Today, Jeffrey, Mr. Blackwell, Dr. Kishida, and I went sightseeing around Tokyo! Even though this program is physics-centered, I’ve done surprisingly little physics so far – which leaves me both super excited and super nervous for next week. I really appreciate Dr. Kishida taking so much time out of his busy life at RIKEN to help us out, both by teaching us physics and by acting as quite a knowledgeable guide for our exploration of Tokyo.
We started out at Harajuku Station, and then walked through Harajuku (which Dr. Kishida describes as “made for young persons”). Next, we went to the United Nations University, but unfortunately their gallery was closed, so we couldn’t go in. Personally, I didn’t mind so much because that meant an earlier lunch! We ate at a university cafeteria, which means that our food was both yummy and cheap (a very rare find in downtown Tokyo).
Our next stop was RIKEN’s previous site, where Dr. Nishina and many other brilliant scientists carried out most of Japan’s scientific research before World War II. It was truly an honor to experience RIKEN’s old campus. In addition to seeing the magnet from the very first cyclotron made in Japan (see photos below!), we got to go into Dr. Nishina’s office and look at some of his handwritten notes, which were really really cool. Along the way, we learned about certain parts of Japanese-American relations during the war, including some not-so-nice things we Americans did, like bombing cyclotrons and throwing them into the sea. We also learned that Dr. Nishina played a crucial part in ending the war by determining that the bomb that was dropped on Hiroshima was, in fact, an atomic bomb. The whole visit was incredibly fascinating.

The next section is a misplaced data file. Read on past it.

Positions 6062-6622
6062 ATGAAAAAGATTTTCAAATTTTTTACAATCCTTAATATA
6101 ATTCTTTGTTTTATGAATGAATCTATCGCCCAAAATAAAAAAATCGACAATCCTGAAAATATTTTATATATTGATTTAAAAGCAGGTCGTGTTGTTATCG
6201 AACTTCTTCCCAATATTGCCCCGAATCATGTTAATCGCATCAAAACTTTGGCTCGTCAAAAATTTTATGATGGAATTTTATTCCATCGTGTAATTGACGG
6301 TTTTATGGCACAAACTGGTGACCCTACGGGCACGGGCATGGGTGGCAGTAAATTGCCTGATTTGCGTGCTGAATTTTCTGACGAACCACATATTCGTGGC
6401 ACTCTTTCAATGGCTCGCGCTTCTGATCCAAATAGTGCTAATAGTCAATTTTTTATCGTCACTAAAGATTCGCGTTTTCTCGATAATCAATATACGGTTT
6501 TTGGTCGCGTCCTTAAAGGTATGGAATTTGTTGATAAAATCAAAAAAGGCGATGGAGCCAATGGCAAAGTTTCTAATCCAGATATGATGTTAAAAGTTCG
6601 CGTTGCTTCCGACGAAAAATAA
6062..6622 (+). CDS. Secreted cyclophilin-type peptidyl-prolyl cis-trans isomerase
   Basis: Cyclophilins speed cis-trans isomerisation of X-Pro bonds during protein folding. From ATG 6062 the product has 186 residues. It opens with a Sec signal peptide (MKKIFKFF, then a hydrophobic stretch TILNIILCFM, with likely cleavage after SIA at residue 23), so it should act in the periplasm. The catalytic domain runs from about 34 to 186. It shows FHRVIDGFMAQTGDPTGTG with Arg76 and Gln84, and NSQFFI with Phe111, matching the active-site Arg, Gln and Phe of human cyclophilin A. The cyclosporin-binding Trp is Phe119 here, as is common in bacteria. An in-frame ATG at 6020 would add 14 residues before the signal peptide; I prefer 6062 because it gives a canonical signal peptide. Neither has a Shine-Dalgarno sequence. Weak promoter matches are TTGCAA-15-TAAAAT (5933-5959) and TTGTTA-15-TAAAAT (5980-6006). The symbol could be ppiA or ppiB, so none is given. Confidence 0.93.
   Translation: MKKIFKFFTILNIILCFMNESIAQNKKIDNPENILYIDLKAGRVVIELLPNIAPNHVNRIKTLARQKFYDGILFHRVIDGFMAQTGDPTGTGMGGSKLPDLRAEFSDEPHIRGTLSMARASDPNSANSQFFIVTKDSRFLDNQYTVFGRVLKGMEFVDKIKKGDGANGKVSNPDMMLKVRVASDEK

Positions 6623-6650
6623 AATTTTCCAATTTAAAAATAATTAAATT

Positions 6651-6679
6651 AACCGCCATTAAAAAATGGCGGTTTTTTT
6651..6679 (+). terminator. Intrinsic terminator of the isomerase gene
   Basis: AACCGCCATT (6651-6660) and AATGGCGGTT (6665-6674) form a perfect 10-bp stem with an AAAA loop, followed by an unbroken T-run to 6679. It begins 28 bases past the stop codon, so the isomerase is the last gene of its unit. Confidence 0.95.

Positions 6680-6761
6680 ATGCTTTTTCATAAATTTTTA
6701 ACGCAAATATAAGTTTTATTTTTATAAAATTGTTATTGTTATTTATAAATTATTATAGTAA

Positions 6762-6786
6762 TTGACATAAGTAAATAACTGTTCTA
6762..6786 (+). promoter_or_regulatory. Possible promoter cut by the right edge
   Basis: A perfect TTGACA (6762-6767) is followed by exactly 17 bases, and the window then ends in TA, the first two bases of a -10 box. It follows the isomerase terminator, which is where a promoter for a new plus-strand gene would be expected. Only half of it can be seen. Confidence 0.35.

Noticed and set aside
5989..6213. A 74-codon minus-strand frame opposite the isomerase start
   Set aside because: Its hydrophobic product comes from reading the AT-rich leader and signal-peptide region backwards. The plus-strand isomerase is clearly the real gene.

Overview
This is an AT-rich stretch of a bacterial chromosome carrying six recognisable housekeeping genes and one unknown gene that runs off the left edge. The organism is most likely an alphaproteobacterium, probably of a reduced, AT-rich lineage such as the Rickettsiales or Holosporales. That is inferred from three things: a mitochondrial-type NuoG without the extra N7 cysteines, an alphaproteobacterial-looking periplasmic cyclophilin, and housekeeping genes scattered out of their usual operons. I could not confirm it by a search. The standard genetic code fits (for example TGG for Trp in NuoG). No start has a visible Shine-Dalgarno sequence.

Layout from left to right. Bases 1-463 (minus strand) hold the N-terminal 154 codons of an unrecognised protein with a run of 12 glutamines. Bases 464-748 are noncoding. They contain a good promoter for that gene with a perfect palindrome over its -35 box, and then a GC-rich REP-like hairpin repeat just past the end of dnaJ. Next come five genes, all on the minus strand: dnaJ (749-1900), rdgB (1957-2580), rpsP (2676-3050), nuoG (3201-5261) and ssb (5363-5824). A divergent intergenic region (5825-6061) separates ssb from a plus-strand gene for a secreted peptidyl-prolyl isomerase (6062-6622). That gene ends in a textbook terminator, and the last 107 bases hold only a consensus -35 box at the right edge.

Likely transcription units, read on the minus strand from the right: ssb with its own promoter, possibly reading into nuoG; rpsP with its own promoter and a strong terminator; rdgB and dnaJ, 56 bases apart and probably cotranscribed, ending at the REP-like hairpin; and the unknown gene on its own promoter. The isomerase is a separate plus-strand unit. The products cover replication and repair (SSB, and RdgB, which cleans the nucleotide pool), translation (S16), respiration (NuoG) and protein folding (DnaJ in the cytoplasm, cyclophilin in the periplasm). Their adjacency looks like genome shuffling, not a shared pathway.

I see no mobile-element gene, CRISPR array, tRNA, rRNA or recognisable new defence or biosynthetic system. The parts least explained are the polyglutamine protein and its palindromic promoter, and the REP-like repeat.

The last place we visited was the Edo-Tokyo Museum, which was also absolutely fantastic. Chronicling Tokyo’s history from the rise of the shogunate to modern day through models (some of them life-size), interactive exhibits, and many original writings, drawings, and paintings, the Edo-Tokyo Museum was interesting even at the end of our very long day. Engaging, aesthetically pleasing, and all around well-put-together, the museum is definitely something you should see if you’re in Tokyo; I’m really surprised that I had never heard of it before today! Also, as an added bonus, you can pretty much see the whole thing in 1.5-2 hours, so you don’t need to leave feeling like you’ve missed out on anything.
All in all, today was wonderful, and I definitely learned a lot. Even though the subway/train rides were long, it was more than worth it to experience Tokyo.
P.S. Navigating the Tokyo Metro/JR all by myself really makes me feel like a grown up, even though Tokyo has one of the best public transportation systems in the world. (Really, America, step your game up.)